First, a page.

On the Run in…

Thin air and breath­tak­ing views have made Flagstaff a hot spot for in­ter­na­tional run­ners.

Canadian Running - - CONTENTS - By Kate Van Buskirk

Flagstaff, Ariz.

For years, Flagstaff, Ariz., was one of the best-kept se­crets in the en­durance sports world. Nes­tled at the foot of the San Fran­cisco Peaks, this quaint moun­tain town sits at an el­e­va­tion of 2,134 me­tres, pro­vid­ing breath­tak­ing views of the sur­round­ing Co­conino Na­tional For­est. “Flag” as it is re­ferred to by lo­cals, has evolved into one of the premier alti­tude train­ing lo­ca­tions in North Amer­ica. Thanks to its high el­e­va­tion and prox­im­ity to neigh­bour­ing desert cli­mates, Flagstaff ex­pe­ri­ences low hu­mid­ity and mild day­time con­di­tions through­out most of the year. Late spring to early fall are ideal times to visit, how­ever, as sig­nif­i­cant snow ac­cu­mu­la­tion and frigid overnight tem­per­a­tures can make win­ter run­ning a chal­lenge.

Lo­cal elite dis­tance run­ners have long re­garded Flagstaff as a mecca of en­durance train­ing. How­ever, only over the last two decades have in­ter­na­tional ath­letes be­gun f lock­ing to the re­gion to soak in the thin air and spec­tac­u­lar sur­round­ings. A mere 2.5-hour drive to Phoenix, and less than an hour to the red rock town of Se­dona, there are easy sea-level and mid-range el­e­va­tion es­capes from the heartquick­en­ing alti­tude of Flag. The close prox­im­ity to these lower el­e­va­tion train­ing lo­cales al­lows ath­letes to “live high and train low,” a per­for­mance-en­hanc­ing strat­egy em­ployed by many of the world’s top dis­tance elites. Cana­dian track, road and trail run­ners alike rou­tinely in­cor­po­rate north­ern Ari­zona alti­tude stints into their yearly train­ing plans.

The num­ber of serene run­ning routes in Flag seem end­less. As its name sug­gests, the Flagstaff Ur­ban Trail Sys­tem ( futs) weaves its way through­out the greater Flagstaff area, link­ing the down­town core with var­i­ous na­tional parks and pe­riph­ery at­trac­tions. This non-mo­tor ve­hi­cle sys­tem of­fers more than 90k

of paved and groomed dirt trails, rang­ing in tech­ni­cal dif­fi­culty. The di­verse ter­rain of­fers some­thing for al­most ev­ery level of run­ner, and the abun­dance of op­tions means that you rarely need to com­pete for space or quiet.

The two mile crushed gravel loop at Buf­falo Park of­fers a rel­a­tively f lat al­ter­na­tive to the more chal­leng­ing trails in Flagstaff, mak­ing it a pop­u­lar choice for faster tempo runs and short, off-track in­ter­val train­ing. The park ’s vast, open mead­ows pro­vide sweep­ing panoramic views of the San Fran­cisco Peaks, which re­main snow­capped al­most year-round.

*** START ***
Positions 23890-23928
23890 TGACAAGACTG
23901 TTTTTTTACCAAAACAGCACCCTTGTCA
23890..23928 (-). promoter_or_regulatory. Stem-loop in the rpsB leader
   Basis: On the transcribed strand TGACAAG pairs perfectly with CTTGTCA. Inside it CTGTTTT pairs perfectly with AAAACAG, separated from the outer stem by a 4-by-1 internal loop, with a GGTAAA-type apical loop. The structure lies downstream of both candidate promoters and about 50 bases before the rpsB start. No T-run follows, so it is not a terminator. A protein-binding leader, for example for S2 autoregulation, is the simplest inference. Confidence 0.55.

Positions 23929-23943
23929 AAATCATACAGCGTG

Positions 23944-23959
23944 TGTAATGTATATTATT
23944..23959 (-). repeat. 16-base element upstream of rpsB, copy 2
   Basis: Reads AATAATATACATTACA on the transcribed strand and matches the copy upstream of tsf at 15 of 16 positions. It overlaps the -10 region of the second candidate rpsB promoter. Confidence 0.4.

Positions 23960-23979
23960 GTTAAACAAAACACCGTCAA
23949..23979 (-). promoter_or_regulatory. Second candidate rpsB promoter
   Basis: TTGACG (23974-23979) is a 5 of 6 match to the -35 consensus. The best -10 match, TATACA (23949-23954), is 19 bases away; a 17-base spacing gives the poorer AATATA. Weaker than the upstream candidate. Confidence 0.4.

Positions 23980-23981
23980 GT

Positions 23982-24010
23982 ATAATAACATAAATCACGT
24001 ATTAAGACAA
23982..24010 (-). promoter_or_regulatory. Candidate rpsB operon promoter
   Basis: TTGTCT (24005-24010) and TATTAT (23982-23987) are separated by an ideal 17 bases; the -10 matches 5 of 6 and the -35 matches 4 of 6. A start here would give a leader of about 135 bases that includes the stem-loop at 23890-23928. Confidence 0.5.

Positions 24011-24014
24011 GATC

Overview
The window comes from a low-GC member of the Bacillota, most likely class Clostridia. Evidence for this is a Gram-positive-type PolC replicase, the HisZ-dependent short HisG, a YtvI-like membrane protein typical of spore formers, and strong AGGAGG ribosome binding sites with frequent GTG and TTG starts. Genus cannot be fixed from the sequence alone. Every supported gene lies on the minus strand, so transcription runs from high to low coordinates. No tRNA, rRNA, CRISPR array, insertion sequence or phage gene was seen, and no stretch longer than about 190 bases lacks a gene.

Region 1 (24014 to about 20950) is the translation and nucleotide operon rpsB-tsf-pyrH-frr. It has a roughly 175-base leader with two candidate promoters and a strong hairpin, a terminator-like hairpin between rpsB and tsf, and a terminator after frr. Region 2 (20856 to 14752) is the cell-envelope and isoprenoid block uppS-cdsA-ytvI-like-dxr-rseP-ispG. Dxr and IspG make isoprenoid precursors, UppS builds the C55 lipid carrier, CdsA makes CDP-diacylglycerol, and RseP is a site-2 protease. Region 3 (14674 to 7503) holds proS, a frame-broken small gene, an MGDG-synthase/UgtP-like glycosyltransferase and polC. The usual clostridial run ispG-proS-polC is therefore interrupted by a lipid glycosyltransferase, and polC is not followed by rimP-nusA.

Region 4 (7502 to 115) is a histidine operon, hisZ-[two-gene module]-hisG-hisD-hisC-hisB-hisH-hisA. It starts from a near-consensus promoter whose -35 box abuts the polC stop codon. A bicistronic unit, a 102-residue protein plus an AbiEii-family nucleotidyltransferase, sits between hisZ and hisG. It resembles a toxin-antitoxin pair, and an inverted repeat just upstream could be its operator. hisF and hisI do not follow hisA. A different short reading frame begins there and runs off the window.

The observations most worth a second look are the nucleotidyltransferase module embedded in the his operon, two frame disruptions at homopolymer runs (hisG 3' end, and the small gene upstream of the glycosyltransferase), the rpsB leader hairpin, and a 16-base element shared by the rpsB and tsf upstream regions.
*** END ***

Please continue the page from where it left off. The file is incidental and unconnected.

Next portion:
Orig­i­nat­ing from a com­mon trail­head, the Camp­bell Mesa Trail Sys­tem has five loops of vary­ing dis­tances, from 1,500 m to just over 9k. Run­ners wind their way through the fra­grant Pon­derosa Pines and scram­ble up gen­tle rocky in­clines with stun­ning views of Mount Humphrey tow­er­ing in the dis­tance.

Those will­ing to brave the Humphrey’s Peak Trail can ex­pect epic vis­tas. At 3,850 me­tres, Humphrey’s sum­mit is the high­est in Ari­zona. A word to the wise, how­ever: take your time with this ex­pe­di­tion. With over 914 me­tres of el­e­va­tion gain through­out the 7.2k as­cent, this trail packs a punch for those in­ex­pe­ri­enced at high al­ti­tudes.

With a thriv­ing in­de­pen­dent food, drink and arts scene, down­town “Flag” is a great place to get a dose of ur­ban moun­tain cul­ture. Vis­i­tors can hit up one of many brew­eries or cof­fee shops just off of leg­endary Route 66 to take in some lo­cal mu­sic and a postrun bev­er­age. Flagstaff ’s rugged nat­u­ral beauty, friendly res­i­dents and funky neigh­bour­hoods com­bine to cre­ate a worth­while south­west­ern ex­pe­ri­ence. Kate Van Buskirk is a pro­fes­sional track and field ath­lete com­pet­ing for Team Canada and Nike. She spe­cial­izes in the 1,500m and 5,000m events.

OP­PO­SITE The Ob­ser­va­tory Mesa Nat­u­ral Area, a sev­eral-thou­sand-acre park. En­ter via Thorpe Park or Low­ell Ob­ser­va­tory, both about a half mile west of Flagstaff. Be­hind are Fre­mont Peak and Humphreys Peak, the high­t­est point in Ari­zona OP­PO­SITE BOT­TOM The sin­gle­track Han­gover Trail starts at the base of Sch­nebly Hill Road about a half mile east of Se­dona and works its way around the butte in the back­ground of­fer­ing great views LEFT A Sun­day Long Run along one of the Co­conino Na­tional For­est dirt road around A1 Moutain ABOVE The vol­canic Bab­bit Ranch near SP Crater is lo­cated about 32K north of Flagstaff within the San Fran­cisco Peaks vol­canic prov­ince. The SP Crater Marathon is run in late Fe­bru­ary.

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